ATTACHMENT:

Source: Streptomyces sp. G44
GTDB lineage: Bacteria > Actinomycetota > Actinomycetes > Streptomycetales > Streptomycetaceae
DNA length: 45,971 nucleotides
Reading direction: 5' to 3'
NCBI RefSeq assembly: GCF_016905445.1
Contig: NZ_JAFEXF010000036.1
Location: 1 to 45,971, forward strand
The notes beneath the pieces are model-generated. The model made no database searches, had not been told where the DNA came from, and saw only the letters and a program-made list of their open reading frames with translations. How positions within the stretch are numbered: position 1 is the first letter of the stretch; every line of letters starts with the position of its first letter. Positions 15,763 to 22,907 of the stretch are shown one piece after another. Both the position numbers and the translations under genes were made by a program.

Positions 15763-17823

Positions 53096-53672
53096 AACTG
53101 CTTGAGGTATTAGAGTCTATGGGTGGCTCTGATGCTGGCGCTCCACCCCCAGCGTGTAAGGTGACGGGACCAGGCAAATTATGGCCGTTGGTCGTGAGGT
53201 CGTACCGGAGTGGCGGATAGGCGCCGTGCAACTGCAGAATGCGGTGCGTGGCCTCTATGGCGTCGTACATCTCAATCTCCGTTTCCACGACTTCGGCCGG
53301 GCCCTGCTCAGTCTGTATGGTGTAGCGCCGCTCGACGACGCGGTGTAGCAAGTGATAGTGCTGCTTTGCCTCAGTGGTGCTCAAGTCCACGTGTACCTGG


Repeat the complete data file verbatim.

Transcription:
Source: Streptomyces sp. G44
GTDB lineage: Bacteria > Actinomycetota > Actinomycetes > Streptomycetales > Streptomycetaceae
DNA length: 45,971 nucleotides
Reading direction: 5' to 3'
NCBI RefSeq assembly: GCF_016905445.1
Contig: NZ_JAFEXF010000036.1
Location: 1 to 45,971, forward strand
The notes beneath the pieces are model-generated. The model made no database searches, had not been told where the DNA came from, and saw only the letters and a program-made list of their open reading frames with translations. How positions within the stretch are numbered: position 1 is the first letter of the stretch; every line of letters starts with the position of its first letter. Positions 15,763 to 22,907 of the stretch are shown one piece after another. Both the position numbers and the translations under genes were made by a program.

Positions 15763-17823

Positions 53096-53672
53096 AACTG
53101 CTTGAGGTATTAGAGTCTATGGGTGGCTCTGATGCTGGCGCTCCACCCCCAGCGTGTAAGGTGACGGGACCAGGCAAATTATGGCCGTTGGTCGTGAGGT
53201 CGTACCGGAGTGGCGGATAGGCGCCGTGCAACTGCAGAATGCGGTGCGTGGCCTCTATGGCGTCGTACATCTCAATCTCCGTTTCCACGACTTCGGCCGG
53301 GCCCTGCTCAGTCTGTATGGTGTAGCGCCGCTCGACGACGCGGTGTAGCAAGTGATAGTGCTGCTTTGCCTCAGTGGTGCTCAAGTCCACGTGTACCTGG